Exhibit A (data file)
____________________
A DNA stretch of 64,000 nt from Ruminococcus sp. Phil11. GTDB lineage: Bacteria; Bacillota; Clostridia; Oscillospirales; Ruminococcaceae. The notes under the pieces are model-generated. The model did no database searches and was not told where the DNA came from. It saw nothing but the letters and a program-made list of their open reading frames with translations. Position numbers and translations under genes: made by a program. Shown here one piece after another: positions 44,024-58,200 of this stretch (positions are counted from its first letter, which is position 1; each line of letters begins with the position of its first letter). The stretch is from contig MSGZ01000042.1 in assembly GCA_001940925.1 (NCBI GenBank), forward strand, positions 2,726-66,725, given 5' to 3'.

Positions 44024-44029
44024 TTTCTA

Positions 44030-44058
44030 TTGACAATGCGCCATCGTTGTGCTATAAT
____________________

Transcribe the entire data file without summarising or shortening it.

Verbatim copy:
A DNA stretch of 64,000 nt from Ruminococcus sp. Phil11. GTDB lineage: Bacteria; Bacillota; Clostridia; Oscillospirales; Ruminococcaceae. The notes under the pieces are model-generated. The model did no database searches and was not told where the DNA came from. It saw nothing but the letters and a program-made list of their open reading frames with translations. Position numbers and translations under genes: made by a program. Shown here one piece after another: positions 44,024-58,200 of this stretch (positions are counted from its first letter, which is position 1; each line of letters begins with the position of its first letter). The stretch is from contig MSGZ01000042.1 in assembly GCA_001940925.1 (NCBI GenBank), forward strand, positions 2,726-66,725, given 5' to 3'.

Positions 44024-44029
44024 TTTCTA

Positions 44030-44058
44030 TTGACAATGCGCCATCGTTGTGCTATAAT